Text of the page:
In the waning hours of the lame-duck session of the Illinois General Assembly, lawmakers passed a sweeping omnibus bill meant to reshape the state’s criminal justice system.
The legislation, which is now awaiting Gov. JB Pritzker’s signature, is more than 760 pages and was still being reworked just hours before the final vote.
The size and scope of the bill, combined with the eleventh hour scramble, has law enforcement leaders, court officials, experts and advocates all still poring over the bill, trying to figure out what exactly has been changed and what implementation will look like.
Lawmakers pushed the bill as their legislative response to the killing of George Floyd and the summer of protests against police violence. But the bill will affect a lot more than policing.
WBEZ has this breakdown of some of the changes mandated by the legislation that go beyond police reform, they include the abolition of cash bail and five other changes that could fundamentally alter the state’s courts, prisons and more.
Three Phone Calls For Arrestees
If the omnibus bill is signed into law, police across the state would be required to allow people in their custody to make at least three phone calls within the first three hours of being arrested.
Chicago politicians have recently been debating changing the city’s own phone call requirements for arrestees. Current state law mandates one phone call within a “reasonable” amount of time.
Cook County Public Defender Amy Campanelli said her office has found that arrestees “do not get phone calls in a reasonable time or ever.”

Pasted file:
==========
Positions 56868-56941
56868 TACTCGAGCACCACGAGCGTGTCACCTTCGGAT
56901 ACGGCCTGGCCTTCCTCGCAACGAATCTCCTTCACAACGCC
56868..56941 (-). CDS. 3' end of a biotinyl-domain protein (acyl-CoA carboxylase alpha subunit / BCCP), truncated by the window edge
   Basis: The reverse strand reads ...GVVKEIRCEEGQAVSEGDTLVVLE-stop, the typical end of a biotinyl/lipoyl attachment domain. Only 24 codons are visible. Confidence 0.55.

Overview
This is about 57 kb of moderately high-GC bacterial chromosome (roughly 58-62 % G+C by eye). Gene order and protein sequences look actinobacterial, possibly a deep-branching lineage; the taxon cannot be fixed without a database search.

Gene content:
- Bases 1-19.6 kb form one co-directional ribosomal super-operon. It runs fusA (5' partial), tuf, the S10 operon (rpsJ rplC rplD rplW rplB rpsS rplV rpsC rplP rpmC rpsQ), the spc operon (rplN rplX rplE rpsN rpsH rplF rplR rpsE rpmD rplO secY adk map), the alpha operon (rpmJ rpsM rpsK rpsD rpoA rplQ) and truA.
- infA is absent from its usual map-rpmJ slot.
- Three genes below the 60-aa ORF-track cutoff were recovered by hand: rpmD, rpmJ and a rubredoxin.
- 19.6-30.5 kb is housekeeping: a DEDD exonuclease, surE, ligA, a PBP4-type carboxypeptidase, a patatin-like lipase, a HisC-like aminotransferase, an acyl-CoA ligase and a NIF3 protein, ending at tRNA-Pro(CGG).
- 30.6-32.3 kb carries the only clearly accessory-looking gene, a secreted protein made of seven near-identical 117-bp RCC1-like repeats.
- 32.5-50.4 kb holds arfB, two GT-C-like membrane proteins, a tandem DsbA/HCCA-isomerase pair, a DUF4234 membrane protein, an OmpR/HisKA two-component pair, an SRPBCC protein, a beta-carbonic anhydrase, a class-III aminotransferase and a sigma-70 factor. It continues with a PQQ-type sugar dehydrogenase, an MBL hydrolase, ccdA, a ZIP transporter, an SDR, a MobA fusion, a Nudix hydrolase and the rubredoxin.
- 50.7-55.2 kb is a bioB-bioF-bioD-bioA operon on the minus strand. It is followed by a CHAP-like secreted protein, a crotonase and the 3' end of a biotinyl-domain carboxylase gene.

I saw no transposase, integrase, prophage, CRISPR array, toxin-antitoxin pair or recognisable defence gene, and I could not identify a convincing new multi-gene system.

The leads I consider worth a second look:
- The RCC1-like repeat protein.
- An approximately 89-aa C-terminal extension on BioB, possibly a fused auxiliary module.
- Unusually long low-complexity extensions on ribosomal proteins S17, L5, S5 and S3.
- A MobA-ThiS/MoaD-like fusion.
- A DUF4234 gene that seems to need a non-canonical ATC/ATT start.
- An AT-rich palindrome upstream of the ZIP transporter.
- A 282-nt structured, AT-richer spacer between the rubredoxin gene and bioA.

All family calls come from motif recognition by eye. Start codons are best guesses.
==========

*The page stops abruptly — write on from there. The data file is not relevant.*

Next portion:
She said the change would “put teeth” into the phone call requirement.
“It’s always been a crime for law enforcement … to not give people a phone call,” Campanelli said. “But of course, nobody’s been held accountable.”
Campanelli said requiring phone calls, and getting attorneys involved early in the process gives people more faith in the criminal justice system.
“If you are treated unfairly at a police station and you are … not being allowed to call your loved one or call a lawyer … it gives all of us in the system, you know, it makes all of us look bad,” Campanelli said. “It’s not trustworthy. It’s not a system that people should be proud of.”
In a statement to Illinois lawmakers, Chief James R. Black, president of the Illinois Association of Chiefs of Police warned the three phone calls requirement would “significantly interfere with the ability of law enforcement to do its job.”
The chiefs association also says the requirement could be logistically difficult, for instance when there are mass arrests or if an arrestee is drunk or otherwise incapacitated.
Prison Death Transparency